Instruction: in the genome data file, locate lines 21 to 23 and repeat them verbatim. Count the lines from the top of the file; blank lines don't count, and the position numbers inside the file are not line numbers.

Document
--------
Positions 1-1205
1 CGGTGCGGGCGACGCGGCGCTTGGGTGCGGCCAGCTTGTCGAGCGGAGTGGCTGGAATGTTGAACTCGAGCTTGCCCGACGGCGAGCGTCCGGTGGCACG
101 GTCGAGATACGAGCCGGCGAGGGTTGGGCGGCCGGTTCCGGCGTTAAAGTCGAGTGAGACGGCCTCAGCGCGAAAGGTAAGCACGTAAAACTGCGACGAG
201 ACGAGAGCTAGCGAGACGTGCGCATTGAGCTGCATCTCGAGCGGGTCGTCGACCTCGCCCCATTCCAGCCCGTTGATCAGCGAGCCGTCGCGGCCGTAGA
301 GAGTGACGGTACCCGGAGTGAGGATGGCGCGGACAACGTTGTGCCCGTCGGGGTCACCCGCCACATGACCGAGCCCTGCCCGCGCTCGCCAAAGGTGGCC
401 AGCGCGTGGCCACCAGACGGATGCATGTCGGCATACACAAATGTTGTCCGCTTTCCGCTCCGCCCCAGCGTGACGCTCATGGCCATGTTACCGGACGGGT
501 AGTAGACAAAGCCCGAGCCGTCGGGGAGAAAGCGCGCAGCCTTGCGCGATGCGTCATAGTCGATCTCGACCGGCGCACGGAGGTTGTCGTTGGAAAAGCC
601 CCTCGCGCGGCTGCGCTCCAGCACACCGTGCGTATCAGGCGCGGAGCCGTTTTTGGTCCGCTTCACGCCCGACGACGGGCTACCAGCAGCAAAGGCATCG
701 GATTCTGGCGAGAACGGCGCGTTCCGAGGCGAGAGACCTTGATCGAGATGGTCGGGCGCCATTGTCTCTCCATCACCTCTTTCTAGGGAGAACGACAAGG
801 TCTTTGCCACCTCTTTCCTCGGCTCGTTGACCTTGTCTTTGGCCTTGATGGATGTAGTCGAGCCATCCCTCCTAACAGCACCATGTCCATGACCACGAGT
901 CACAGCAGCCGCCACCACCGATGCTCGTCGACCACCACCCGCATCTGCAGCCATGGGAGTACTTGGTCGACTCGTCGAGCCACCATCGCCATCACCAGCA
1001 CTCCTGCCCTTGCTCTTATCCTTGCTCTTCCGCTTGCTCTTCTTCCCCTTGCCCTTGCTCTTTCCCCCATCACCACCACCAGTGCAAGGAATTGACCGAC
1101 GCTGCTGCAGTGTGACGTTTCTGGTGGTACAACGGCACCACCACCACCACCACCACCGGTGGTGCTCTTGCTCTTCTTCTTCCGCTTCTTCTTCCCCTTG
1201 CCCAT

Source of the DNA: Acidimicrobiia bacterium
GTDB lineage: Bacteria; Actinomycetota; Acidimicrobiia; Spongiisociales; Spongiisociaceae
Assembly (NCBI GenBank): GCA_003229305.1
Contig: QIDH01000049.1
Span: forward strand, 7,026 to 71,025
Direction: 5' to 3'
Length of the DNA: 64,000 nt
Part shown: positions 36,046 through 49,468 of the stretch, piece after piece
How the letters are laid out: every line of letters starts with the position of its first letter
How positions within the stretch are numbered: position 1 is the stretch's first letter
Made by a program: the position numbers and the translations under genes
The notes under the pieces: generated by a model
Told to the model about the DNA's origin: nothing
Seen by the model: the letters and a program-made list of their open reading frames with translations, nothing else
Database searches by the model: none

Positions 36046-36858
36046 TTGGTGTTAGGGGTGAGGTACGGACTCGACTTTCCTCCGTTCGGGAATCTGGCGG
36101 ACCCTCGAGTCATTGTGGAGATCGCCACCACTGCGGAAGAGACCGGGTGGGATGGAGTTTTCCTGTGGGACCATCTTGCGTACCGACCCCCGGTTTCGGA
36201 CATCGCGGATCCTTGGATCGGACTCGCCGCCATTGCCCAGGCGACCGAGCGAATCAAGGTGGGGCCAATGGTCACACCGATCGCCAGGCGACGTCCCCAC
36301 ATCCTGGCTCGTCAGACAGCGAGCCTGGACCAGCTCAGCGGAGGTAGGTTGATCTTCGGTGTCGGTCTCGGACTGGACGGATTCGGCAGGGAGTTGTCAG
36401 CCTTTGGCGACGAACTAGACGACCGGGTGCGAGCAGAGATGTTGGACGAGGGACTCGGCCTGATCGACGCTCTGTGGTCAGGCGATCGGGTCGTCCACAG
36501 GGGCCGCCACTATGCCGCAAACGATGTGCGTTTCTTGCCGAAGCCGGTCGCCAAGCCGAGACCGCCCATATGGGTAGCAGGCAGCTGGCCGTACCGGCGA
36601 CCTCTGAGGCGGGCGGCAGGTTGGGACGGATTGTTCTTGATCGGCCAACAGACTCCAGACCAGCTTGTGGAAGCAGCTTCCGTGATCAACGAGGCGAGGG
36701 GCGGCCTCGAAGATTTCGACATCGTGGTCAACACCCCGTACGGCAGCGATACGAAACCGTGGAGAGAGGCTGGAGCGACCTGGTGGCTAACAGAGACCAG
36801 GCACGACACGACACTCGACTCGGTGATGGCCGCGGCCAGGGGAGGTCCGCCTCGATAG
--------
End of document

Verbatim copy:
Length of the DNA: 64,000 nt
Part shown: positions 36,046 through 49,468 of the stretch, piece after piece
How the letters are laid out: every line of letters starts with the position of its first letter